We are finishing up our month-long adventure in the British Isles: Republic of Ireland, Northern Ireland, Scotland, and England.  There are several terms that are used for this culturally, geographically, and politically diverse chunk of the world.  Marsha came across the graphic above that brings some understanding to several geographical terms.

A somewhat interesting note on money.  In the Republic of Ireland, we used €.  In Northern Ireland, Scotland, and England we used £ but each one had its own paper currency that was not accepted in the others.   I had to spend or exchange my paper money before getting to our new locations.  No wonder they are always ticked off at each other.

We stayed in three cities while in England.

Durham was a new experience for us.  We stayed just one night in the very old Bridge Hotel.  The Durham Cathedral is over 1,000 years old.  For all you Harry Potter fans, the Closter was used in one of the Hogwarts shots.  We sat in the choir for Evensong service that evening.

A pint was had in the Shakespeare Tavern with some of the locals.  We finished up our evening with a walk along the river with fantastic views of the cathedral.

 

To get to our next stop, York, we took the 9:56 train.  Our coach was packed: full of high heels, Prosecco, and NOISE.  Our party coach was a full-blown Hen House (phrase used with Marsha’s permission and endorsement.)  There were only three of us guys on this coach.  I was going to spend the time reading but retreated to my trusty ear buds and a podcast.

This was our second visit to York.  The York Minster is very impressive.  Over ½ of England’s Medieval stained glass is here in their 128 windows.  We were blessed by their Choral Matins while we sat in the old, wooden, Gothic choir.  The twelve adults and twenty children filled the church with beautiful sounds of praise.  After experiencing several services like this I am appreciating, more and more, High Church.  It connects me with something much bigger than is typical of the modern American Protestant church.  It is more than just about me and just about now.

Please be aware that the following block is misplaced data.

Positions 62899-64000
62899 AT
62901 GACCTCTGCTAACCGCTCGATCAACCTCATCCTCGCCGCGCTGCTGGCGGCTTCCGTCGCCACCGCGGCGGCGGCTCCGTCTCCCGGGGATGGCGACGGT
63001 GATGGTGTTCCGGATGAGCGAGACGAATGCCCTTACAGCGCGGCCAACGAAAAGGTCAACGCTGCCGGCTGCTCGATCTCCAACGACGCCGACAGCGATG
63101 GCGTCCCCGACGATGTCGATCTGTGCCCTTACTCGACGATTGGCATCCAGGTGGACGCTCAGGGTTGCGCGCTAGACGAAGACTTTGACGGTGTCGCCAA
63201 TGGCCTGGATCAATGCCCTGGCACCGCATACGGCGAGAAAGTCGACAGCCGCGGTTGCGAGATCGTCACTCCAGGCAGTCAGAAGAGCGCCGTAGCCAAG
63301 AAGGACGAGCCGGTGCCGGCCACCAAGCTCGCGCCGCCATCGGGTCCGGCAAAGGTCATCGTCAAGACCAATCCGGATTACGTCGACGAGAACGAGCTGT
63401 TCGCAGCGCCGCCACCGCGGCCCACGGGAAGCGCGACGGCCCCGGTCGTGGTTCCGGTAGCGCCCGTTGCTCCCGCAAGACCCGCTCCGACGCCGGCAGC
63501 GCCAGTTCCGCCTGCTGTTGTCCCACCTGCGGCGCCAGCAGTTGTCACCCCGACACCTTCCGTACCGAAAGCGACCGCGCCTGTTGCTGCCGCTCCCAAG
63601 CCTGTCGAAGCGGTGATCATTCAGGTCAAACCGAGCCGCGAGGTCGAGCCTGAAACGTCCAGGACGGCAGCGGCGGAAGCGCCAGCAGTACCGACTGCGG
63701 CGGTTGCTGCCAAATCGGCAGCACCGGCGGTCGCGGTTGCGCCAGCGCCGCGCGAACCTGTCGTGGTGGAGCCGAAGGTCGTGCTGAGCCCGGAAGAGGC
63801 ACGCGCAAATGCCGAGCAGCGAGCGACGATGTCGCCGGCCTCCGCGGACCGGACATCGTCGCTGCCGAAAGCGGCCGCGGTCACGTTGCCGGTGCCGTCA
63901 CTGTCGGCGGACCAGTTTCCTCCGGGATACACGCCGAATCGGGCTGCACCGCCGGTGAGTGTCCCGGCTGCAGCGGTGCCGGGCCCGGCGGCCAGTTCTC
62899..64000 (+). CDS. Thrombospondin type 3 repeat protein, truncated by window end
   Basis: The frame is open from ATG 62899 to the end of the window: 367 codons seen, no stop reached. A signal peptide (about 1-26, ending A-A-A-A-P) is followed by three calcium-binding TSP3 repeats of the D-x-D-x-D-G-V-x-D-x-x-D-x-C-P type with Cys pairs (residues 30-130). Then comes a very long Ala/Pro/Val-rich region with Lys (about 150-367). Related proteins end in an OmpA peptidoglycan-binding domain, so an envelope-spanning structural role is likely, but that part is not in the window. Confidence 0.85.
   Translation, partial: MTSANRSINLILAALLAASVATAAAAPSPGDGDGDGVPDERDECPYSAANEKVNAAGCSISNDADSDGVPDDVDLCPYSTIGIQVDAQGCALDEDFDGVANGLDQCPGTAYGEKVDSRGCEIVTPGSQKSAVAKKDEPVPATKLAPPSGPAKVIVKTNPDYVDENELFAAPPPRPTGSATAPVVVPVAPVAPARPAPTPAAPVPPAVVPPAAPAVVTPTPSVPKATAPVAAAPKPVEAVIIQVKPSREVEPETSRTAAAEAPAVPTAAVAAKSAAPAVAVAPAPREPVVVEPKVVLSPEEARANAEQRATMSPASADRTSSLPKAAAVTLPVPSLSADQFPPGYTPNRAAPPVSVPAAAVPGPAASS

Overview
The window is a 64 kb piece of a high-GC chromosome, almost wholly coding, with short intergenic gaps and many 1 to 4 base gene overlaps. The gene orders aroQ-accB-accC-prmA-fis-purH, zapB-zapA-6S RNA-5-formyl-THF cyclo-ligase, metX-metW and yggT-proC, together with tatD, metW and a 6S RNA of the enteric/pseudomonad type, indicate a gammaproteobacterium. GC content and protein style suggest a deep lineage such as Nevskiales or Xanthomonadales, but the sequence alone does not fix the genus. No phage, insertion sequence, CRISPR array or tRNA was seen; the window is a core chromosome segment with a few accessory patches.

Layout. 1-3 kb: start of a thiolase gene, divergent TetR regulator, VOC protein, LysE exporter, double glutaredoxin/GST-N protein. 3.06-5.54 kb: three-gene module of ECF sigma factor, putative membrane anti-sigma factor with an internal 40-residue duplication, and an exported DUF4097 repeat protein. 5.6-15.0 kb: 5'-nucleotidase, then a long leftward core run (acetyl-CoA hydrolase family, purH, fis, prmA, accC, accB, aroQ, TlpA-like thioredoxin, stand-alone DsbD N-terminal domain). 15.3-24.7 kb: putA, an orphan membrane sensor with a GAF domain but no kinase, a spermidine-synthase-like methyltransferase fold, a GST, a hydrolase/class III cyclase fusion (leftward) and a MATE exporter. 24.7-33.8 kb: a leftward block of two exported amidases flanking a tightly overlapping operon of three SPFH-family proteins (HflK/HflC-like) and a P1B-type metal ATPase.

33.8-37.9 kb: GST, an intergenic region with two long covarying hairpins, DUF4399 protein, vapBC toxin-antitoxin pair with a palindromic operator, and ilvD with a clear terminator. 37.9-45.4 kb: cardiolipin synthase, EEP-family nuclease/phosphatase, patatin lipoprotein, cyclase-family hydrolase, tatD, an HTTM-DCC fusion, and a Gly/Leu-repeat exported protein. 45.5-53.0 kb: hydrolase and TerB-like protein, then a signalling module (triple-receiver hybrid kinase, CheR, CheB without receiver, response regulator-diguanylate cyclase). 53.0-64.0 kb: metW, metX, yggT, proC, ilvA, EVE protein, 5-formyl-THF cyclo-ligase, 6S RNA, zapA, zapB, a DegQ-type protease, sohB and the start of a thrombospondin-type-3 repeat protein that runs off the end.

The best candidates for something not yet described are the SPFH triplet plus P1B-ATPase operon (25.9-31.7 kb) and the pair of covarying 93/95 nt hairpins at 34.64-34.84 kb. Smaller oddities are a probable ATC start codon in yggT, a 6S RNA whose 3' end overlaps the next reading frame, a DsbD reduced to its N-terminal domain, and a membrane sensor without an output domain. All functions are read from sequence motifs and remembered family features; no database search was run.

The image below shows the two establishments we visited on two separate days.  The one on the right is theTrembling Madness Pub.  It started life in 1180 as the first Norman House to be built in York.  The same walls still hold up the 800-year-old ship beams in the ceiling.  This cramped, upstairs, Medieval Tavern is very popular with the locals.  In contrast, the next day we entered Betty’s Café Tea Room shown on the left for a somewhat different experience of afternoon tea.  This is also very popular with the citizens of York … just a different crowd.

 

Maybe the highlight of our stay was the free, two-hour walk of York with John Shaw, the chairman of the York Historical, Architecture, and Archeology Society.  We felt like we won the tour guide jackpot.  John’s family dates back to the 1600s in York.  He loves his city and culture and has a few strong opinions on various issues.  It was wonderfully educational and engaging.

Our apartment in York was the best so far.  It was two stories, beautifully appointed, great living room, big kitchen, clothes washer, reliable & fast Wi-Fi, and a comfortable bed.  We almost didn’t want to leave and sorry we only booked for two days.

This was also our second time in London.  As soon as we got off the train in Kings Cross station we purchased 7-Day Travel cards that gave us unlimited access to all public transportation.  Plus, there were 2-for-1 deals we took advantage of, which more than paid for one of the cards.  Last time we were in London we did the big attractions.  This time we went another layer deeper.